Looking across London’s eastern expanse from our staffroom window in the district of E10 – sounds like Eton if you say it fast enough – Sean the sociology lecturer had a sudden urge to blurt out with the crumbs of his Empire biscuit one of those so-called universal truths: “Schooldays were the best days of our lives!” Empire biscuit because that is the way of it in England, though it travels under the name German biscuit in my part of Scotland…or did. It survived the hatreds of wartime and peacetime for a century, but there were indications of change on my last visit home. At the exit-through-the-art-gallery coffee joint at the foot of Edinburgh’s Mound, I was halted by the cake counter gestapo: “German biscuit?” I felt unable to dignify her performance of haughty bewilderment with an explanation – she might even have expected an apology – and merely indicated the cherry-topped choice with my chin. “Oh, you mean Belgian biscuit!” I wondered if perhaps it had crumbled under the weight of censorship, but mid-morning break is too short for discussions about biscuits – there is barely enough time to eat one – and so I left Sean in his sehnsucht zombie state staring beyond the eastern post codes, his mind fixed on the phantom past, whitish crumbs looking like bits of skull stuck to the window pane.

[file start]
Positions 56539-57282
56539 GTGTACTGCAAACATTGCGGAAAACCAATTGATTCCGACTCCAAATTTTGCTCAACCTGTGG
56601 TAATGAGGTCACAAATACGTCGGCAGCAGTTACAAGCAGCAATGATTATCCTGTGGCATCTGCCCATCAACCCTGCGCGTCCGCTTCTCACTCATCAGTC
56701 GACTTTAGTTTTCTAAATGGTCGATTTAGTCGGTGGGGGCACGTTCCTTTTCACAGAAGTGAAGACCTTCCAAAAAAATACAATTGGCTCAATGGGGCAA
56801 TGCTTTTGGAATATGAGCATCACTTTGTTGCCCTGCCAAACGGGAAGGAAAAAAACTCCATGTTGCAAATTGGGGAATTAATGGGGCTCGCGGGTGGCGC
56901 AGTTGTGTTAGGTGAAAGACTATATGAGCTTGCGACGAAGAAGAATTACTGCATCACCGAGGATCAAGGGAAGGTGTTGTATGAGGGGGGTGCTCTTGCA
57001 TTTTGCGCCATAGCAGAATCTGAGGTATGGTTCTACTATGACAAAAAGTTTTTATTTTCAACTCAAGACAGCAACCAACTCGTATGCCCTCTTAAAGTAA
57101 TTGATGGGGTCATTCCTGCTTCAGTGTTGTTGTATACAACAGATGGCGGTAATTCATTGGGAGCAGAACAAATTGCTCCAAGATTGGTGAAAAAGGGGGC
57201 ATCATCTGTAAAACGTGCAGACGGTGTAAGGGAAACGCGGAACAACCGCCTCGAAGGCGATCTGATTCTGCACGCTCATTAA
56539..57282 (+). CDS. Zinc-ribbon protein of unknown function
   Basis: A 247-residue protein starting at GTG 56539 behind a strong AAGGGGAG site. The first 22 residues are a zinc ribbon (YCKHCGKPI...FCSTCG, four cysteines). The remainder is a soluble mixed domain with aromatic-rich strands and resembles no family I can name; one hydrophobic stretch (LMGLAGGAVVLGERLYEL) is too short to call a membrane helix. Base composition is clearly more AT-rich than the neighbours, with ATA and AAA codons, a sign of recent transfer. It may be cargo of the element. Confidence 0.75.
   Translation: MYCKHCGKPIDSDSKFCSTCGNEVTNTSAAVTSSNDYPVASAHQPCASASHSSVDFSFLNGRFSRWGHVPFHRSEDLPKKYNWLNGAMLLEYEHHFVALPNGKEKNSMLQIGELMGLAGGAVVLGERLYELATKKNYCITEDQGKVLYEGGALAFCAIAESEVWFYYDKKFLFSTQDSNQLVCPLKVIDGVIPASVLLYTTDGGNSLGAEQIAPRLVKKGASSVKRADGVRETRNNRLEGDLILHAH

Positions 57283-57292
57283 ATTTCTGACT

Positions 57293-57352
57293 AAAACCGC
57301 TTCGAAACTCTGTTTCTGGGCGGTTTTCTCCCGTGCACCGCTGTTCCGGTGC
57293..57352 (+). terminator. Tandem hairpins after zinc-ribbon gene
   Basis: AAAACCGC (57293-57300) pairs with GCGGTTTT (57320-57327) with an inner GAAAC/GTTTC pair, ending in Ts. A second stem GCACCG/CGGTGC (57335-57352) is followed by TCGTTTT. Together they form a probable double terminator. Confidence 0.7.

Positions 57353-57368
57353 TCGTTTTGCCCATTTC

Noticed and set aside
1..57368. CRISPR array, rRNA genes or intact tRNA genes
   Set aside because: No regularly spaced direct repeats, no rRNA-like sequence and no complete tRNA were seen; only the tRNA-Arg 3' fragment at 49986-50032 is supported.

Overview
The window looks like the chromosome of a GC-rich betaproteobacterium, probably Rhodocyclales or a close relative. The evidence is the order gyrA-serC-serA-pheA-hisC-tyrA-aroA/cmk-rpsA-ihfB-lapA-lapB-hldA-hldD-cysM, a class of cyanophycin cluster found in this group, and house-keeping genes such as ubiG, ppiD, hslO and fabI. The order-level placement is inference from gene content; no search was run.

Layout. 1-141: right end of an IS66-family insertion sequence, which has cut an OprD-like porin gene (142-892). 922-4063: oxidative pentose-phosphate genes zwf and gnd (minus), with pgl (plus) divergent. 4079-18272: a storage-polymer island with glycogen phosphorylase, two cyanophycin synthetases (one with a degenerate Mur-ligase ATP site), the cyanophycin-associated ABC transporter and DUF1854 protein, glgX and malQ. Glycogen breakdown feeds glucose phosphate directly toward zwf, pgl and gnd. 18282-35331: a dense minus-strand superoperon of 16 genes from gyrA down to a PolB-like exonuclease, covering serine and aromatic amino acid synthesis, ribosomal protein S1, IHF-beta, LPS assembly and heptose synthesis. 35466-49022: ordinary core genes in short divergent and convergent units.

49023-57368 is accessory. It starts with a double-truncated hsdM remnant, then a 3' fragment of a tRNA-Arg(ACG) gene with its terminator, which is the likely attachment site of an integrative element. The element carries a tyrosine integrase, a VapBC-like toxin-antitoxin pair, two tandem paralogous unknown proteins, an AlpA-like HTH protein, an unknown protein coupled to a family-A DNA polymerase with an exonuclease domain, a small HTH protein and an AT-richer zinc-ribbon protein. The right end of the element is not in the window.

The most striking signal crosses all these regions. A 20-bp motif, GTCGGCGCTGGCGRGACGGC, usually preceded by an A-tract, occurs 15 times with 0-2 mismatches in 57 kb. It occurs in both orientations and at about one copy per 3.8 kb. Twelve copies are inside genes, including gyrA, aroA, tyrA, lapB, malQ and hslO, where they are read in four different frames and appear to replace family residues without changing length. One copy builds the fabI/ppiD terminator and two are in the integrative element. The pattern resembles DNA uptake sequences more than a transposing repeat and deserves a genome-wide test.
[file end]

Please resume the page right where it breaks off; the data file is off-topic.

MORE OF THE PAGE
In England, the German biscuit was rebuked and rebaked as an Empire biscuit at the outset of the Great War – a war that might as well have been about a biscuit. Many muddled by state propaganda continued to call them German biscuits and Empire biscuits interchangeably – some even called them German Empire biscuits. Same recipe. It was always an option to call it a Belgian biscuit – on the basis it is topped a bit like a Belgian bun – but I thought it more likely the Belgian re-brand recently emerged because the tourist-sensitive breed were altering perceptions: German biscuit having negative connotations – Hitler, holocaust, eugenics – and Empire biscuit having associations with British imperialism – colonies, class, slavery, and far right groups that want the Empire biscuit to strike back. The Belgian branding, however, is no more benign than if we said Vichy or Pinochet or Franco or even Al-Qaeda biscuits.